Go ahead and play your favorite addictive smartphone gaming apps — chances are they’re good for your brain.
A new study from the Archives of Neurology says playing brain stimulating games can improve your memory and delay or prevent the onset of Alzheimer’s disease.
Traditional brain games are scientifically designed to boost cognitive activity and enhance memory.
The market for mobile brain gaming apps is booming. Lumosity, one of the top creators of brain-training exercises and applications for web and mobile, raised $32.5 million for its brain training apps in 2011.
But scientist are finding that many games requiring focus — including Angry Birds — give the brain a healthy workout. Scientists say playing games, reading and writing all slow the growth of amyloid, the brain protein scientists think might cause the memory loss disease.
The Alzhemier’s Association told reported that the study “contains some valuable new data regarding the possible relationship between modifiable lifestyle risk factors and the brain changes that are indicative of Alzheimer’s disease.”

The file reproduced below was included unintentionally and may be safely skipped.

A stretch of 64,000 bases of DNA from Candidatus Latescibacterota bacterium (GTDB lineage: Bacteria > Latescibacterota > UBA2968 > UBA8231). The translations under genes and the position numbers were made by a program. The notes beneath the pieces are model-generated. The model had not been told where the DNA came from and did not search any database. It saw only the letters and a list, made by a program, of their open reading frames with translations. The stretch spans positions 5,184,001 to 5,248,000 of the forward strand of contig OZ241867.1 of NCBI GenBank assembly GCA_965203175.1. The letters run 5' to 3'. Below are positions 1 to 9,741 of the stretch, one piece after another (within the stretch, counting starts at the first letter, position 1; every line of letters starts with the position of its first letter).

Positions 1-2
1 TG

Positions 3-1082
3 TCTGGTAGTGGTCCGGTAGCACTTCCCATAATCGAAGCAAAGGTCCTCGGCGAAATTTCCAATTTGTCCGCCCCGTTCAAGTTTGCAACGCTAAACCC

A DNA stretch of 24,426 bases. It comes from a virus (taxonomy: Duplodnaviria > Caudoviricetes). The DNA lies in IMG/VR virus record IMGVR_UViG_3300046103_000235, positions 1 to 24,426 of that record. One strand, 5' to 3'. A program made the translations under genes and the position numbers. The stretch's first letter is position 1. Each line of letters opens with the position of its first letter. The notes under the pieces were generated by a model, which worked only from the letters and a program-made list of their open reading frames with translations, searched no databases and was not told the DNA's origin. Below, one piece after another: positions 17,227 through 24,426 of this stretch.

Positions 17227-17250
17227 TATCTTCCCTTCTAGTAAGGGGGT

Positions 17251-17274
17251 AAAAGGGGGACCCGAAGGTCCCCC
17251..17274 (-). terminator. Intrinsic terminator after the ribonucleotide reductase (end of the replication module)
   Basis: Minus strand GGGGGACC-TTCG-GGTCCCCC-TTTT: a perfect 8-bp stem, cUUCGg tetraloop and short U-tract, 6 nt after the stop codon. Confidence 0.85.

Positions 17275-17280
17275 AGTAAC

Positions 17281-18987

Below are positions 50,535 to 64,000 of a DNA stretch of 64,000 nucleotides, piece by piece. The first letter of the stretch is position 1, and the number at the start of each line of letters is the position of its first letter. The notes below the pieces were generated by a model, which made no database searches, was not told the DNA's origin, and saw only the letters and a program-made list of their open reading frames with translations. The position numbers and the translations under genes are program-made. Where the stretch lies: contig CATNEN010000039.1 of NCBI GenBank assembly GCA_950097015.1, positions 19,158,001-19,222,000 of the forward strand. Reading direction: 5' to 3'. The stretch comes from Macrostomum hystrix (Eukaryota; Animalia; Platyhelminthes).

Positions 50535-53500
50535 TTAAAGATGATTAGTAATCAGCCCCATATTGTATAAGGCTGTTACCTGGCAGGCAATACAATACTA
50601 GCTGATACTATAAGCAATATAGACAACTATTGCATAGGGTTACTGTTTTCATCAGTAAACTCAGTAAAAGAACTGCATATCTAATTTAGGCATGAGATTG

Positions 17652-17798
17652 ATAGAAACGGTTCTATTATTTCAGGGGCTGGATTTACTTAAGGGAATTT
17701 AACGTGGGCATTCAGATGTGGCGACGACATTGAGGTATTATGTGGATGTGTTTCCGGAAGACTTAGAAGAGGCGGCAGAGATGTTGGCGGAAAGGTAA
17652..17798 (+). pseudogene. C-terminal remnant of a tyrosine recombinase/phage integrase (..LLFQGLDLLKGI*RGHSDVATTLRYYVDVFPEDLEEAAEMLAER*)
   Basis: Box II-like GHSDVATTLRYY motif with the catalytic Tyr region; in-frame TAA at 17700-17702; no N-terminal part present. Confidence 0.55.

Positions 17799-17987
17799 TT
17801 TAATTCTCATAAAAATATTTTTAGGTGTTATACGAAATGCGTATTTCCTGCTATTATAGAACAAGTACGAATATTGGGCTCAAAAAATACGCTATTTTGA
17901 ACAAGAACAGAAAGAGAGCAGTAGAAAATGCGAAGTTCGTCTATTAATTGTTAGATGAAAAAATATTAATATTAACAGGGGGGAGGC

One hundred-year-old Kathleen Connell of the UK is the perfect example of a gamer who spends a couple hours per day playing brain games on her Nintendo DS to keep her mind young. A few of Connell’s favorite Nintendo DS games include Art Academy, Brain Trainer, Scrabble and Family Fortunes, she told The Sun. Brain Trainer calculated Connell’s mental age at 64.
Personally, I am not a fan of Angry Birds. I downloaded it on my iPhone and played a few minutes before removing it. My personal brain training game is called World’s Hardest Game. It’s a series of mini games that test your reaction time, concentration, and much more. It’s a lot of fun and definitely keeps the mind sharp. I’m also addicted to Family Feud. It’s a lot of fun and is something you can play with your friends.
If the study is true, everyone at any age should play brain games to stay sharp.
More posts by Adam Whitaker on the blog